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Telecoms: 112 - Europe's single emergency number - briefing

11 February 2010
by eub2 -- last modified 11 February 2010

To mark European 112 Day on February 11, the European Commissioner for the Digital Agenda Neelie Kroes has written to EU Member States calling on them to intensify their efforts to raise awareness of Europe's single emergency number 112. While awareness has increased slightly, three out of four EU citizens still do not know they can call 112 in an emergency to contact the police, fire brigade or medical services, either from home or when travelling in the EU. Having the reflex to dial this 112 lifeline, which now works in all EU countries, could save lives and reduce injuries.


What is 112?

112 is the single European emergency number you can dial in case of an emergency in any European Union Member State. Any citizen in the EU should be able to reach emergency services free of charge when dialling 112, from their fixed or mobile phones and from public payphones.

How does 112 work?

People calling 112 – whether from a fixed line or a mobile phone – are connected to an operator. Depending on how emergency services are organised in the country in question, the operator will either deal with the request directly or transfer it to one of the emergency services (such as ambulance, fire brigade or police). Each Member State is responsible for the organisation of its own emergency services, including the response to 112 and to national emergency calls.

In many cases, operators are able to answer in English or other widely used European languages Country specific information about languages is available on the 112 website . However, according to a recent Eurobarometer survey, 12% of people calling 112 while abroad still encounter language problems.

In which situations can people use 112?

People can call 112 in an emergency requiring an ambulance, the fire brigade or the police. 112 should not be used for non-emergencies, such as information on telephone numbers or addresses, road conditions or weather reports.

Does 112 replace national emergency numbers?

In most Member States, no. 112 operates alongside existing national emergency numbers.

Seven countries (Denmark, Finland, The Netherlands, Portugal, Sweden, Malta and Romania) have decided to establish 112 as their main emergency number and have been promoting it as the single number for all emergency services.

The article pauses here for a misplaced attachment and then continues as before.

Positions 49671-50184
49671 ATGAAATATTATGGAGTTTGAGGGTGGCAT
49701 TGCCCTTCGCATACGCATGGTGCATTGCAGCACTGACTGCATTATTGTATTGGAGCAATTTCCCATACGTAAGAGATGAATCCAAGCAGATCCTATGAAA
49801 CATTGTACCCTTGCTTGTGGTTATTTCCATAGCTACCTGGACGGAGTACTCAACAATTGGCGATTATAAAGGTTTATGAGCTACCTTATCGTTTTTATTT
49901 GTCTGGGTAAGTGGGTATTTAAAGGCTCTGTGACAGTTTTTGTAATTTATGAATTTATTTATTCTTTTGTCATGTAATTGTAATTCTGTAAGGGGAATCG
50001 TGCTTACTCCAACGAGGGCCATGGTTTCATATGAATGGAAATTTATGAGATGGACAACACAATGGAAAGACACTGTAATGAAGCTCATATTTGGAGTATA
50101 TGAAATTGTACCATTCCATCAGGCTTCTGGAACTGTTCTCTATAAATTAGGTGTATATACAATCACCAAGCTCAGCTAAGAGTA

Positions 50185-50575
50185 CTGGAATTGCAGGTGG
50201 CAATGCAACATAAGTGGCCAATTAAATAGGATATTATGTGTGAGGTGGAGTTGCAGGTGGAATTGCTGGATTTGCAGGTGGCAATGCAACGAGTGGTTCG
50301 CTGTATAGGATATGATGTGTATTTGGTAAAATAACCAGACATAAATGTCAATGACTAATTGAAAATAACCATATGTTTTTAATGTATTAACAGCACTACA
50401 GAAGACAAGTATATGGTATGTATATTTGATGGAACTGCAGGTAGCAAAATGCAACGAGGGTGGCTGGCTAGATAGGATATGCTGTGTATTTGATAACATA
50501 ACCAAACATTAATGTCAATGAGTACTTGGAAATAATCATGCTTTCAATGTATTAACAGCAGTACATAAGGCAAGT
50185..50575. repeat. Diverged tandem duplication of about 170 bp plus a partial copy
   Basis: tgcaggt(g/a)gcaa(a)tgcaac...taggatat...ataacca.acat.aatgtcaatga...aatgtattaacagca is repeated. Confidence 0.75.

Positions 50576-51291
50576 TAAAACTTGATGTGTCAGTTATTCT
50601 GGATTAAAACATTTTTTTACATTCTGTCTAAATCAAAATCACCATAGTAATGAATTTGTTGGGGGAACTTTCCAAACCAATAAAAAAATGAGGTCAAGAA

When was 112 introduced?

In 1991, following a Decision of the EU's Council of Ministers to introduce 112 as the European single emergency number. Since 2003, EU telecoms rules have set out specific obligations for EU countries, which the European Commission is monitoring and enforcing with infringement proceedings where necessary.

What are the EU rules for 112?

Since 2003, EU legislation requires EU countries to ensure that any citizen in the EU can reach emergency services free of charge when dialling 112, either from their fixed telephone line, payphones or from their mobile phones.

In addition, 112 calls must be appropriately answered and handled. In practice, this means that the quality of response to emergency calls should be the same, irrespective of whether 112 or a national emergency number is used.

EU countries must also ensure that information about the location of the person calling 112 is made available to emergency services so that they can find accident victims quickly. The ability to locate the caller in case of an emergency may be of great significance if the person is unable to state his or her location, which can happen in particular when calling from mobile phones or while travelling abroad.

Finally, EU countries must inform citizens (nationals and visitors) of the existence of 112 as the European emergency number and under which circumstances they should use it.

The July 2009 Roaming Regulation established that citizens should receive information about 112 by SMS, when they travel across the EU.

New EU telecoms rules adopted in December 2009 strengthened the 112 provisions further, in particular by requiring Member States to ensure quicker provision of caller location information, , to raise awareness of 112 amongst travellers and to improve access to 112 for people with disabilities and by extending 112 access obligations for certain Voice over Internet Protocol (VoIP) providers. These new EU telecoms rules must be implemented in all EU countries by June 2011.